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Discussion Starter #1 (Edited)
With recent rains came the hope of new fish entering the system. This fall I have been using a 48' Spey-evolution and 15' floro leader. In essence, turning my 10.6' switch rod into a dry line long belly experience.

I managed to access the river at first light and had first water advantage for several nice pools and runs over the next 3 hours. Nothing. No tug, bump or splash. This led me to question if the rain had been substantial enough to draw in fish.

Eventually I came upon center-pinners who all had landed a few nice fresh fish. Nonetheless, I kept swinging classic mixed wings despite watching them catch bright dime fish.

Well, after another 3 hours of skunk it was fair to say I was feeling quite discouraged. I made the switch to a scandi set-up with a polyleader and various brass eyed marabou leaches. Nothing for the next two hours.

After the 2nd pass through a favourite stretch I clearly recall thinking, "what's the point," when I was jolted by a vicious take that screeched tens of feet of line off the reel. 4-5 three feet high jumps, upstream/downstream runs, nose digging bulldogging. The whole shebang. Best steelhead fight I've had.

I have never felt such gratitude and appreciation to a fish for taking mercy on me. Fervour restored.
 

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" I kept swinging classic mixed wings despite watching them catch bright dime fish."

I had the same experience this fall with the lack of rain on my river. I tried many carefully tied classic patterns without success only to have them go after a lowly olive wooly bugger! Go figure. :rolleyes:
 

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Beautiful fish. That gives hope to a rookie like myself. A few weeks ago I hit a deep pool west of the GTA where the previous year I'd caught on the centrepin. Watched with dismay as two pinners landed three from the same deep pool after I'd just finished swinging through for a half hour. Definitely discouraging, but I will stay the course and resist the temptation to pack the pin in the car.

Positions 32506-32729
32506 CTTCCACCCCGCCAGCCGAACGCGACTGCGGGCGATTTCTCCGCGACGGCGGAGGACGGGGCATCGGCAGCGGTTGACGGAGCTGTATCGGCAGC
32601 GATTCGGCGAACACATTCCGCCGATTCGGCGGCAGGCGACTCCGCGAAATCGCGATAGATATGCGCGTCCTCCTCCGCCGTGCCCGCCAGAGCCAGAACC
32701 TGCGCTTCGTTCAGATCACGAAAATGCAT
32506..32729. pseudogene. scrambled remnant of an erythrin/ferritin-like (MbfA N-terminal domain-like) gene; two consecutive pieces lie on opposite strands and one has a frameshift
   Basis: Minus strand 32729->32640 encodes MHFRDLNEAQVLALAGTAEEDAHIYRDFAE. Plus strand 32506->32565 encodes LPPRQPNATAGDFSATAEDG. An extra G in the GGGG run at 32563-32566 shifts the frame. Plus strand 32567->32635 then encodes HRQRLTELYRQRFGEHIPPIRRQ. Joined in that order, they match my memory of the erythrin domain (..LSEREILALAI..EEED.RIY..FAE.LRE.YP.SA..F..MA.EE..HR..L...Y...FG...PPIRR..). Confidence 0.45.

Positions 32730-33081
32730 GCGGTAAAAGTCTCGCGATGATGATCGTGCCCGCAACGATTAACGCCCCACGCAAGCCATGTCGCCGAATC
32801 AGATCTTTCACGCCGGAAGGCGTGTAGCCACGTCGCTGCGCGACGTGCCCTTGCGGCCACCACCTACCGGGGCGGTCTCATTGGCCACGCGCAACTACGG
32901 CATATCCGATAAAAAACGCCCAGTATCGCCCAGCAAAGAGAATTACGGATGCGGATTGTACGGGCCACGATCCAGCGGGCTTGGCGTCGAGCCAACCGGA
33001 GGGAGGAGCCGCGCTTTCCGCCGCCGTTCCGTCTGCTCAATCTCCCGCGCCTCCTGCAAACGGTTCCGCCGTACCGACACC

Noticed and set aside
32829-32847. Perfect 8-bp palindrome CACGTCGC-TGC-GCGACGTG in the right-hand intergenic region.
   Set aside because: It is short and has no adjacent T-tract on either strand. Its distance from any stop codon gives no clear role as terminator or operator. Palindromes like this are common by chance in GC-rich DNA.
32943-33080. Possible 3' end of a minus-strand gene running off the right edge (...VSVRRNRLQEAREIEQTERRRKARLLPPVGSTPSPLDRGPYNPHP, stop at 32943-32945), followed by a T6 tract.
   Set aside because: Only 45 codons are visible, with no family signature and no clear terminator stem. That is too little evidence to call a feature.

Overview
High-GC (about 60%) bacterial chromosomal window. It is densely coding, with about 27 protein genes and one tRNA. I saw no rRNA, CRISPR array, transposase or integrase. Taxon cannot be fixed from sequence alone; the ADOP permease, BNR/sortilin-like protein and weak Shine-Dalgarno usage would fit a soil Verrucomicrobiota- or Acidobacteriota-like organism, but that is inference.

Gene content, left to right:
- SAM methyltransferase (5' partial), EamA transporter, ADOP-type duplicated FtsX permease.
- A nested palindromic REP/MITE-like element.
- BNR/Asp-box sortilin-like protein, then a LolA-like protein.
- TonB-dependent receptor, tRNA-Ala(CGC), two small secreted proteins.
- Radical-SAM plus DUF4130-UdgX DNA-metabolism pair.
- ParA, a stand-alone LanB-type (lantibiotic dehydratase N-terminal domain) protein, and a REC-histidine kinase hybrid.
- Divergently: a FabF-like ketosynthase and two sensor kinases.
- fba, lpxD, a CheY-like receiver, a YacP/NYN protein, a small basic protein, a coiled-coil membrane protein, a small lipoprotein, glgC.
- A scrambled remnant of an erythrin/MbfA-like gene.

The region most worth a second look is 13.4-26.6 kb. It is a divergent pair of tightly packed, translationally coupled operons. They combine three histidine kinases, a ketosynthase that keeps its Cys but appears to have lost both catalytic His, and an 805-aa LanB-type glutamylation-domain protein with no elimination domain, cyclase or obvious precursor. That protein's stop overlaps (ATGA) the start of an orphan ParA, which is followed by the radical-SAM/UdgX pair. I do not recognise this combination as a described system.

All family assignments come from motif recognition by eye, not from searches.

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Coldhands those deep pools that pinners are hooking fish in won't always produce a fish on the swing as the fish can be in a "resting state" as opposed to a player fish that we are searching for
 

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Thanks still learning, had to try though. Old habits die hard. Have only caught some little ones, but on a positive note on flies I've tied and in water good for swinging, I know a good part is being in the right place at the same time as the fish.
 

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Discussion Starter #8
On this day the pinners were being very successful in typically good swinging runs, like long glides, pocket boulder water etc. That probably added to the frustration of it all. Even had one pick my pocket with a bead!

Having watched several of them land their steelhead, I will proudly say that the meanness and intensity of my fish that moved for the fly was 10 fold more. Looking for players is what it is all about.

Adam
 

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Might be a mercy fish but he looks pissed....and wild.

Great story that all of us spey casters here in Ontario can relate to. Choosing quality over quantity has its rewards.

Larry
 

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Having watched several of them land their steelhead, I will proudly say that the meanness and intensity of my fish that moved for the fly was 10 fold more. Looking for players is what it is all about.

Adam
I totally agree with the concept of looking for the players. The methods I employ - utilizing a dry line all winter and skating all summer/fall tend to elicit fewer strikes and bring fewer fish to hand, but those that do come seem to come to the fly with a vengence. The trade off with using these methods is worthwhile for me.

Stick to your guns. Good job on having your persistence pay off with a beauty of a steelhead.

Todd
 
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